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Towards an Environmental Linguistics: Sociolinguistic Style and Discourses of Conservation among Rural American Hunters and Fishers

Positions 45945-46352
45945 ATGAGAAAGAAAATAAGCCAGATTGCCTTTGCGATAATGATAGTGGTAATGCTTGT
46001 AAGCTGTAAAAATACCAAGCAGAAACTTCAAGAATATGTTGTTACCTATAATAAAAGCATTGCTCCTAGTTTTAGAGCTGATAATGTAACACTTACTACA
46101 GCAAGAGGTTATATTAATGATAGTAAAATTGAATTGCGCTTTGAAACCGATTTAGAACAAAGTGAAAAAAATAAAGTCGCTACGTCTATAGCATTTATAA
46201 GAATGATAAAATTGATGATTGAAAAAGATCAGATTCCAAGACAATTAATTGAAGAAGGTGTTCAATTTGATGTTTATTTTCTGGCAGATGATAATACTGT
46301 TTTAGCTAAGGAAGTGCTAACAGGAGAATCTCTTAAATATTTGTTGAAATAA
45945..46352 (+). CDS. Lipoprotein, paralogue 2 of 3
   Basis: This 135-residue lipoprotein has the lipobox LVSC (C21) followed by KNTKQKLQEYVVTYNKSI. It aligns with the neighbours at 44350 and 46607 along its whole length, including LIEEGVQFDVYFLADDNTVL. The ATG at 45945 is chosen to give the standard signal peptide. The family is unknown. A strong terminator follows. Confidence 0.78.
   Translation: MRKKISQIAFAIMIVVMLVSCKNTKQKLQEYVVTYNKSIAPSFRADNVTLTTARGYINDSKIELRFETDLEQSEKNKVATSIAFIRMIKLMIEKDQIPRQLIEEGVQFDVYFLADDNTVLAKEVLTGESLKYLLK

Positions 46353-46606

This dissertation examines the interaction of language use, identity, and environmental ideologies among hunters and fishers in the western United States. I draw on multiple methods—ethnographic interviews and participant-observation, an intraspeaker sociophonetic analysis, and a discourse analysis of media texts—to illustrate the complex ties between language and environmental ideologies. My specific focus is on the mobilization of linguistic resources when taking environmental stances and the ways in which local identities are made relevant when discussing environmental changes and problems. This study first explores the historical contexts which have contributed to the creation of the contemporary sportsman person-type and describes the present-day social structures which shape the sportsman persona and conservation ideologies within this community. I then analyze ethnographic interviews, demonstrating how contemporary sportsmen discursively construct a changing climate and its effects and, in turn, how they position themselves through this discursive construction. Through a sociophonetic analysis, I then examine the interaction of sociolinguistic styles and environmental stances; I argue that these environmental stances—and, more broadly, ideological stances—should be considered integral parts of the semiotic bundles that form styles or identities. Finally, the dissertation investigates the chronotopic stances mobilized in climate change messages produced by hunting- and fishing-oriented non-governmental organizations, showing the prevalence of stances towards a positively evaluated past wilderness and a negatively evaluated disappearing present. I find that the juxtaposition of these spatiotemporal stances situates the sportsman person-type as prototypically at home in the chronotope of the idyllic wilderness past and as anachronistic in the contemporary modern and urbanizing world. Methodologically, the dissertation explores the implications of integrating ethnographic analyses of identity and conservation ideologies at the local level with linguistic analyses of the mobilization of sociolinguistic styles and chronotopic stances. In contrast to the top-down approach often taken in previous work on language and environmental practices and ideologies, this study works to build theory from the bottom up, grounding the conceptual framework in the experiences of speakers negotiating their identities with respect to environmental interactions, broader social and political structures, and ongoing environmental changes. I highlight the ways in which a greater focus on local identities can deepen work in environmental communication and environmental psychology and conversely how a greater theorization of environmental interactions can contribute to linguistic analyses. Ultimately, I argue for more research which takes the environmental linguistic approach exemplified in this dissertation.

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